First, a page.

Lumbago, this is the diagnosis usually given to a person who has diffuse achy low back pain that appeared out of nowhere (idiopathic), has lasted for a few months and doesn’t seem to be related to a disc injury, a fracture or anything more sinister. Lumbago, is a fancy word for “low back pain.” Lumbago can also mean, clinician-is-unsure-what-is-going-on-but-is-confident-that-the-patient-is-not-making-it-up. It’s one of my least favorite diagnoses because I believe that it’s overused and provides so little information. Lumbago is the first thing that came to my mind after reading this journal article and I was relieved. My interpretation of the journal leads me to believe that for those who have a lumbago diagnosis that is truly chronic in nature there is evidence to support an active care plan with long term care that seems reasonable (two treatments a month after an initial bout of care) and that’s with spinal adjustments only.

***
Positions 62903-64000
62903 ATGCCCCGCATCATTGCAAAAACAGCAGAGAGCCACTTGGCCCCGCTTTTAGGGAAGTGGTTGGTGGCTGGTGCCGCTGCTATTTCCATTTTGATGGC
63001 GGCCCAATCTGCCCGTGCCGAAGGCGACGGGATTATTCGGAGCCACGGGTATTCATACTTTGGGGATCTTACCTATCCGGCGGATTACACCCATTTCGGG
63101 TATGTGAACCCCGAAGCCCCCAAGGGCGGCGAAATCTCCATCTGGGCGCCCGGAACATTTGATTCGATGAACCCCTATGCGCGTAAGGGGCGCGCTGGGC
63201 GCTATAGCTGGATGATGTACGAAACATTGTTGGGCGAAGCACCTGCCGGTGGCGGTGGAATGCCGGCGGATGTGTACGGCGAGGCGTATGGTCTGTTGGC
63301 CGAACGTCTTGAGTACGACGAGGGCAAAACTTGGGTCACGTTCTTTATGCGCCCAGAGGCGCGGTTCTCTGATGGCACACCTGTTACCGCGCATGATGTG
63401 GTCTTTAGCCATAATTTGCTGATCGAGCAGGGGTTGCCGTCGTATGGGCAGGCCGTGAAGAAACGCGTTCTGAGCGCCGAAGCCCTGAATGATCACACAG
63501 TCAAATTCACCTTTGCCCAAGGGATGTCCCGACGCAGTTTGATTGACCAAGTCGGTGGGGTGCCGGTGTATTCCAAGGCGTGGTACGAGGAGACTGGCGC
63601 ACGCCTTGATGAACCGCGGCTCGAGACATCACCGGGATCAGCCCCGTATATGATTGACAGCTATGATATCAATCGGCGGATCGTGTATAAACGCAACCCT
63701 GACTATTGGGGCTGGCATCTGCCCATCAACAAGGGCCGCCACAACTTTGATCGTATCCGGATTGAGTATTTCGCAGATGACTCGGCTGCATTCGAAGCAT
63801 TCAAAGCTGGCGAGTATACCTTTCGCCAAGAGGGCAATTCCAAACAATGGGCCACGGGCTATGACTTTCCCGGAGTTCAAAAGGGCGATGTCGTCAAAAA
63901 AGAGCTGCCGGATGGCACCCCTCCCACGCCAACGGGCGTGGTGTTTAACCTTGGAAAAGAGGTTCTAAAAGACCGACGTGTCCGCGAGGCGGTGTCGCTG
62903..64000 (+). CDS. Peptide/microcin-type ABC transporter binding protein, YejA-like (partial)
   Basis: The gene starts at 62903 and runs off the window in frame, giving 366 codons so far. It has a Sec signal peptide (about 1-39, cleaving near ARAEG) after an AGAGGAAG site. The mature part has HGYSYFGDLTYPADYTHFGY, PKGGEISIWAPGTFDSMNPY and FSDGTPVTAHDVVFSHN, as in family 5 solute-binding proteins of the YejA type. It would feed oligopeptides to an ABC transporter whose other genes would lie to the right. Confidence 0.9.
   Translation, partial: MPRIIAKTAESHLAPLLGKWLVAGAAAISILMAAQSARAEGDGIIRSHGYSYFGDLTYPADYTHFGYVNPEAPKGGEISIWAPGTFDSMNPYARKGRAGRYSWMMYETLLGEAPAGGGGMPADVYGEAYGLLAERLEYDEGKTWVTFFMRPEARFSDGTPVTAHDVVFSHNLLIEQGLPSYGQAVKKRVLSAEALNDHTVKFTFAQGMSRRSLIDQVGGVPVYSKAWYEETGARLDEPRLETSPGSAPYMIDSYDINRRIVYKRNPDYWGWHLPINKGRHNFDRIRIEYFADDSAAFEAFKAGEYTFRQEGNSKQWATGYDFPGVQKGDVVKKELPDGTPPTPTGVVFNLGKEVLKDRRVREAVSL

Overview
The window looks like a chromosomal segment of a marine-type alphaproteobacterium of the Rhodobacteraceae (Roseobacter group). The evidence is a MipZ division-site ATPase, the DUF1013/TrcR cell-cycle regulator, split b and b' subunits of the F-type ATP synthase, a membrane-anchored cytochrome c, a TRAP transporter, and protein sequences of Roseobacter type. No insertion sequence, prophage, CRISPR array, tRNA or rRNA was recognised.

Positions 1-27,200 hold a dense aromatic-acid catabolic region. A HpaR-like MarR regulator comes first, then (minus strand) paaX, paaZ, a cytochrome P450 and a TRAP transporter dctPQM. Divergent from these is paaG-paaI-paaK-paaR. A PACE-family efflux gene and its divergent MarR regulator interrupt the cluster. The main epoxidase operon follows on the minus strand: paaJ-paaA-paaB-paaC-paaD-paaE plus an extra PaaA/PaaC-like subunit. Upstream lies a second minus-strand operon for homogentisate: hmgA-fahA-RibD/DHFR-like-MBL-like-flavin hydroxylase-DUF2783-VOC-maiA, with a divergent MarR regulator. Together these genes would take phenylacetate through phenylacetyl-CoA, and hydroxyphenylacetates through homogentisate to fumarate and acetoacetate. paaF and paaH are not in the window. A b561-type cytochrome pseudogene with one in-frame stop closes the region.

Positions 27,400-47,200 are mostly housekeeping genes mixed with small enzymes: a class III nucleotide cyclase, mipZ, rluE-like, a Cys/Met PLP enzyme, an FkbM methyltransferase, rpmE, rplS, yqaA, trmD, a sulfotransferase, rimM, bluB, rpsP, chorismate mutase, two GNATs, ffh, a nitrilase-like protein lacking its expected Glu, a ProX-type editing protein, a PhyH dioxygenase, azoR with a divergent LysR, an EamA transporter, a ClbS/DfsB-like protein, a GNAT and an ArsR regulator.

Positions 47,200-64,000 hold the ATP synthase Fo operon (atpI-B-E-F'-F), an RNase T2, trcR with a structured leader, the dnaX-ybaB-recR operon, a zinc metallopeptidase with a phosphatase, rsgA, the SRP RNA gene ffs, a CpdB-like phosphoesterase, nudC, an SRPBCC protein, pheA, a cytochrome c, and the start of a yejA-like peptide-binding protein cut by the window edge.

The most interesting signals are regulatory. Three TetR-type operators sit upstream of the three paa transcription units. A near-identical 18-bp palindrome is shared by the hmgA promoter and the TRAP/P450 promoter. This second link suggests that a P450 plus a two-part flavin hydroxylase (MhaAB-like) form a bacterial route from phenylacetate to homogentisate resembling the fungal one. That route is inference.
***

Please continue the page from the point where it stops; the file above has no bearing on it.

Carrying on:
What this article is not supporting is 20-40 visits for an acute injury, with a known cause i.e. a motor vehicle collision and there is nothing in the article that says it can be applied to chronic neck pain. Will health insurance cover long term care for chronic patients with low back pain? I wouldn’t bet on that (even though some plans cover 20 adjustments a year). Thankfully, a chiropractic adjustment twice a month is relatively affordable, especially for an established patient.
Nothing written should be taken as medical advice. I’m a fan of evaluations, a diagnosis and a treatment plan. Without all those components please consider my writings as general musings.